About 400 students traveled from around the country for summer internships, arriving early on June 1. They spoke excitedly about their hopes and expectations for this summer at NASA’s Goddard Space Flight Center in Greenbelt, Maryland.

“There are so many really cool, really smart people here and I want to get the chance to talk to them and see how they got here and what makes them excited and how science works in the real world,” said Rachel Odessey, a rising junior at Scripps College from Silver Spring, Maryland. This summer, she’s working on a computer model of the binary star Eta Carinae.


Although Michael Leveille has not learned exactly what he will be doing this summer, he is most excited about working at NASA as part of the scientific process. A rising senior at Colorado College, he is working with the space flight instrument catalogue, a class of instruments for working in near-Earth orbit.

Other students are working on projects studying objects so far from Earth they would take space flight instruments millions of years to reach.

Gloria Diederich, a senior applied mathematics major and physics minor at the University of Maryland, Baltimore County, will be working on deep space interferometry, the process of superimposing different light waves to study them. “In order to look really deep into space, you need a really big telescope — unless you use measurements of wavelengths, light, and interferometry,” she said. “That’s basically what it is: mapping out space.”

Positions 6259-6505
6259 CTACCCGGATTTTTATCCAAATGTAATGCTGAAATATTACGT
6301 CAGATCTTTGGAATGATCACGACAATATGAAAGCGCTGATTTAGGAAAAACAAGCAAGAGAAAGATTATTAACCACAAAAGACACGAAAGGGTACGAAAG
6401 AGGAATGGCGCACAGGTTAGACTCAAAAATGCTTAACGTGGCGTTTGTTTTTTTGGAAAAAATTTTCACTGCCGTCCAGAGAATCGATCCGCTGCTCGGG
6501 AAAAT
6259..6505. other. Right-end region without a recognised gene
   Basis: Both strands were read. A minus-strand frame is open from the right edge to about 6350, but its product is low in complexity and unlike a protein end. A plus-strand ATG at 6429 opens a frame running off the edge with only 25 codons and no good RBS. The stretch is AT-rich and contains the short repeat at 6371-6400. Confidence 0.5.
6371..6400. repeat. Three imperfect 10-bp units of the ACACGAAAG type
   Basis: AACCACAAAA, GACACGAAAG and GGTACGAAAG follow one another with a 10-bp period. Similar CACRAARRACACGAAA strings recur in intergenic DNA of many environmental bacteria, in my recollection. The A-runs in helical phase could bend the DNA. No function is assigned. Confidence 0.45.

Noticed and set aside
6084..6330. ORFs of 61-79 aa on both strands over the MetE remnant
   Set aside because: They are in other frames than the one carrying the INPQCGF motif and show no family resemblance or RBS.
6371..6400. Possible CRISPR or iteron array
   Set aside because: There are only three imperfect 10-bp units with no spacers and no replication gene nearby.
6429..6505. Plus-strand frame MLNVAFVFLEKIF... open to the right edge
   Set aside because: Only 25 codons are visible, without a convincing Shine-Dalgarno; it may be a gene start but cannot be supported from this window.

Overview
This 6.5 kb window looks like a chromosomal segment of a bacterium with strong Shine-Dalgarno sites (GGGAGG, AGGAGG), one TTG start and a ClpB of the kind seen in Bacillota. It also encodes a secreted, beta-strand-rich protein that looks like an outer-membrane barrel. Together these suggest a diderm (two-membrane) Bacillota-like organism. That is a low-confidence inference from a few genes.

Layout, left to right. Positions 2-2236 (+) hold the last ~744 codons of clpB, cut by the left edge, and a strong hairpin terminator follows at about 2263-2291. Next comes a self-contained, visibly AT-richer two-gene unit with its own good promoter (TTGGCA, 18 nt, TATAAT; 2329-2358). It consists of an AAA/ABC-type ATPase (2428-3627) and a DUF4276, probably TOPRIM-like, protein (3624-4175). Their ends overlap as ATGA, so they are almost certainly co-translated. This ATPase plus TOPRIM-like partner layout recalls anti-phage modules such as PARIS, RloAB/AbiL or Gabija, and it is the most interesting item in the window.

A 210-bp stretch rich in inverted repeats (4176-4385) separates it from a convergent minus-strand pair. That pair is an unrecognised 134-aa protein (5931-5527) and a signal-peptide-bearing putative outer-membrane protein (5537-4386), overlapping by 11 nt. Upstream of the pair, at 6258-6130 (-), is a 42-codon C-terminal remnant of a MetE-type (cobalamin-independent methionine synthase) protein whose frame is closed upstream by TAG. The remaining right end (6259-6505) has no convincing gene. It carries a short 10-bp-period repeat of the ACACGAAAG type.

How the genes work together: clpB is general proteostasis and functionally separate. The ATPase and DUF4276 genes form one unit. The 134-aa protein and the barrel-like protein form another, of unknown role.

Many interns are especially excited for the opportunity to work hands-on and learn with NASA technology.

Jitin Krishnan, a computer science PhD student from India at George Mason University, will help develop an expert engineering system for artificial intelligence (AI). “I had previously worked with AI projects, and I’m excited because this would be something directly helping with systems engineering,” he said.

For Chad Law, a rising senior at Capitol Technology University, the chance to learn about new software is interesting. He is working in networks operations, debugging NASA security software and can’t wait to take a closer look. “I’m really excited with working on their code and their network, specifically that with Python,” he said.

Magdalene McArthur, a senior computer science major at Howard University, will be working on a science website protection project. She will work with other engineers and scientists to find possible vulnerabilities and improve strengths of NASA’s networks. “I’m looking forward to learning as much as I can from the different sciences and my team about new cybersecurity measures from NASA,” she said.  

Some students interned at Goddard previously and are back for their second, third, or even fourth internship, sometimes with the same project.

After a brief stint in the satellite systems capabilities office in January 2015, Anna Leonard returned this summer, when she will develop a Google Glass app to receive data collected remotely from a robotic arm. “I’m excited about getting to work with some of the people,” said Leonard, a rising junior at MIT. “I really enjoyed working with them during January and they’re just exciting and awesome and I can’t wait.”

Interns commit to spending seven to 10 weeks this summer at Goddard, working with fellow interns, exploring the center and the DC area and gaining experiences that will change their careers. Their efforts will contribute to Goddard’s research while allowing them to learn from mentors and network with other scientists and engineers.